- The Washington Times - Tuesday, March 5, 2002

HOUSTON (AP) Andrea Yates was a mere "shell," a threat to herself and her children, in the weeks before she drowned them in the bathtub, a psychiatrist testified yesterday.
Ellen Allbritton, who admitted Mrs. Yates to Devereux Texas Treatment Network on March 31, said she immediately recognized Mrs. Yates was someone who required in-patient treatment. Mrs. Yates' five children were dead less than three months later.
"When I walked in the room and saw her, I pretty much knew this was someone who needed to be in the hospital," said Dr. Allbritton, testifying for the defense as the third week of testimony in Mrs. Yates' murder trial got under way. "She looked mentally ill."
Asked by defense attorney George Parnham to elaborate, Dr. Allbritton said: "Someone who had declined to the point of non-function, just there, a shell."
In her medical notes, Dr. Allbritton wrote that Mrs. Yates, whose father had died about three weeks earlier, "needs in-patient stabilization for safety of self and others."
Under cross-examination, Dr. Allbritton told prosecutor Joe Owmby that Mrs. Yates denied having any suicidal or homicidal thoughts but: "I wouldn't have trusted her to walk across the street."
Dr. Allbritton said Mrs. Yates and her husband, Russell, were hesitant to hospitalize her and did so only after Dr. Allbritton filed an emergency detention order.
"The patient was so ill and had obviously been ill for quite some time," Dr. Allbritton said. "I really wondered why she hadn't been presented to our facility sooner."
Defense attorneys are trying to show Mrs. Yates didn't know right from wrong on June 20, when she drowned her children.
Mrs. Yates, 37, who has pleaded innocent by reason of insanity, faces murder charges in the drownings of 7-year-old Noah, 5-year-old John and 6-month-old Mary.
Charges could be filed later in the deaths of Paul, 3, and Luke, 2. She faces life in prison or the death penalty if convicted.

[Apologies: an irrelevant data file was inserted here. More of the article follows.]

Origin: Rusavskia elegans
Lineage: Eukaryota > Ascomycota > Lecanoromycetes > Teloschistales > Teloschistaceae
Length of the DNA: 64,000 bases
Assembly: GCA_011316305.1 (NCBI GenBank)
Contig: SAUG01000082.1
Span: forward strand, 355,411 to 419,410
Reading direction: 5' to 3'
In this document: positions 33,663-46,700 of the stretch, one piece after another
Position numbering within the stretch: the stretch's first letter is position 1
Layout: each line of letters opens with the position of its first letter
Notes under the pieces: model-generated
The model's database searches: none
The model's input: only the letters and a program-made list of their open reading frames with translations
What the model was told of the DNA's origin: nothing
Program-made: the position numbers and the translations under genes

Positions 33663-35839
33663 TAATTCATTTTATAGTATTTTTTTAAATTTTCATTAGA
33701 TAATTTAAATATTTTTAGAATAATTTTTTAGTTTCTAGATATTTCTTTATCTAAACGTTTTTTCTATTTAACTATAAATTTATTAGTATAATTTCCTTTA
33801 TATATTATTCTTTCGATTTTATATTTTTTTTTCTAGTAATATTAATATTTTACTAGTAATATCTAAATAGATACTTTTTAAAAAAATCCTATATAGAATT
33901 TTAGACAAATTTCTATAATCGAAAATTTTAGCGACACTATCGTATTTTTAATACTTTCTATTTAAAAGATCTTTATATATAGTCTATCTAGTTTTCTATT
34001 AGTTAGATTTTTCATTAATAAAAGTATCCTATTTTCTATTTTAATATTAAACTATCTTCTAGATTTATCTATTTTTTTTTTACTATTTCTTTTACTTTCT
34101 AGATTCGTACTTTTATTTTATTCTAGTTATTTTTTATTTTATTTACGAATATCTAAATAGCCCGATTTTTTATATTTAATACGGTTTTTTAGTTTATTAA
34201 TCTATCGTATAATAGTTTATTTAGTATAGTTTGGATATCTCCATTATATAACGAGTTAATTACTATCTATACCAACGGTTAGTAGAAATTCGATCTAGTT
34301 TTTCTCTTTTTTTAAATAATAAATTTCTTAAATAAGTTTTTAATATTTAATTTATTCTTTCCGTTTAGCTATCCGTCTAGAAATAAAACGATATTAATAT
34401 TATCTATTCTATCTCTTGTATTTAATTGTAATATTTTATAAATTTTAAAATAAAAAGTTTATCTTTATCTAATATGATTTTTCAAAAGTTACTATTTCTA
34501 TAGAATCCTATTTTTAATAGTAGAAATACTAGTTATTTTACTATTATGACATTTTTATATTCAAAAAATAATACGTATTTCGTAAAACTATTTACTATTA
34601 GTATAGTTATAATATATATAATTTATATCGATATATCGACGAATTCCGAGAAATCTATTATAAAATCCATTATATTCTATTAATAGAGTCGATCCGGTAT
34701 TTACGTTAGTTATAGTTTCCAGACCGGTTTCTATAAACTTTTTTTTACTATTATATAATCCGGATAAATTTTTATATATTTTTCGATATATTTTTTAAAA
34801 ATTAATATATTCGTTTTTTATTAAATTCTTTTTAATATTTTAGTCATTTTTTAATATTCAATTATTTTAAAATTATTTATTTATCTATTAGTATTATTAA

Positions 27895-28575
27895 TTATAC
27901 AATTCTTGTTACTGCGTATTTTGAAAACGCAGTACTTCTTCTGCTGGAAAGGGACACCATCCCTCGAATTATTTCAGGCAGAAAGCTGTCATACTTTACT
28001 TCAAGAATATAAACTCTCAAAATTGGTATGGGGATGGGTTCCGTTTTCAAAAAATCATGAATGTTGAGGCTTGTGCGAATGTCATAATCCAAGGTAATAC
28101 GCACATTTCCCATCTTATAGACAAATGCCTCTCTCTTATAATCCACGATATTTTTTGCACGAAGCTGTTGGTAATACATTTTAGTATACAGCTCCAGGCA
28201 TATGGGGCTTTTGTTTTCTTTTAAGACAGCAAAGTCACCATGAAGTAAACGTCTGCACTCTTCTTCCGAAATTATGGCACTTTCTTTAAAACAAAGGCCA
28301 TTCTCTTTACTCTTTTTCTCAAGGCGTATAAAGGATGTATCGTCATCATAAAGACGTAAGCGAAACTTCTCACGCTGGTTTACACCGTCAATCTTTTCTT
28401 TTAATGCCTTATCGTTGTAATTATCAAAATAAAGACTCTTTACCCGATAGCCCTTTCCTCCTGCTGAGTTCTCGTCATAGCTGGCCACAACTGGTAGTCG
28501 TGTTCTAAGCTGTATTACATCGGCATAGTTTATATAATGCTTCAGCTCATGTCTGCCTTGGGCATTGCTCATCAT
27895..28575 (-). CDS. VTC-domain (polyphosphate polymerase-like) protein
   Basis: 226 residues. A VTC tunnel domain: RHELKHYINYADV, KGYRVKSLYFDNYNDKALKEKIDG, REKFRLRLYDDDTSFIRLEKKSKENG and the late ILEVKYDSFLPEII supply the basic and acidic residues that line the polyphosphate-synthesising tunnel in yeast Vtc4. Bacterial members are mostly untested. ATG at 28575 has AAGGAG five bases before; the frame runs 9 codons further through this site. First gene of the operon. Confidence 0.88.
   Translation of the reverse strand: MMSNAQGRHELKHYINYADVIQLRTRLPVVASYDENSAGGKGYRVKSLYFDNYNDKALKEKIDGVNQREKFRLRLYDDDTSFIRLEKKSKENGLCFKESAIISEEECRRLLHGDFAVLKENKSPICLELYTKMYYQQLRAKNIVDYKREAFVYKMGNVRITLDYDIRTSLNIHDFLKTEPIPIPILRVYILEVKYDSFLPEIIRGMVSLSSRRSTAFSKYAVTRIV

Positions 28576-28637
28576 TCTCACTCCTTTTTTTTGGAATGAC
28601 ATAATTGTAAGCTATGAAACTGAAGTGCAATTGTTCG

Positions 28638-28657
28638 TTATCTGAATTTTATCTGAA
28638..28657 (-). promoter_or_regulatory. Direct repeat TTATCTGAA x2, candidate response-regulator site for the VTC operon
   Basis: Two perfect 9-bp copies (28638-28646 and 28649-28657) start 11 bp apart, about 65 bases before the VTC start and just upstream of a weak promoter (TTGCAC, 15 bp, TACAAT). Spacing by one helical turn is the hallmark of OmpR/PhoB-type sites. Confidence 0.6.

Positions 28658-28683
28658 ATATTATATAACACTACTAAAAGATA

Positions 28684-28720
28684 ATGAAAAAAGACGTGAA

An expert witness who testified for the defense last week told jurors Mrs. Yates suffers from schizophrenia, which was worsened by her bouts with postpartum depression after the births of her fourth and fifth children.
Schizophrenia causes a person's thinking, feeling and behavior to become impaired. It includes symptoms such as delusions, hallucinations and social withdrawal.
Defense witness Phillip Resnick told jurors Friday that Mrs. Yates knew her actions were illegal, but that she thought drowning her four sons and 6-month-old daughter was the only way to save them from hell.
Mr. Resnick is considered one of the nation's top forensic psychiatrists, having testified in the cases of serial killer Jeffery Dahmer, Unabomber Ted Kaczynski and Susan Smith, the South Carolina mother sentenced to life in prison for drowning her two sons in 1994.
Determining whether Mrs. Yates knew right from wrong will be a key decision for jurors in the case where there is little debate over whether Mrs. Yates drowned her children or whether she was mentally ill.
To prove insanity, defense attorneys must prove Mrs. Yates suffered from a severe mental disease or defect and that she didn't know her actions were wrong.

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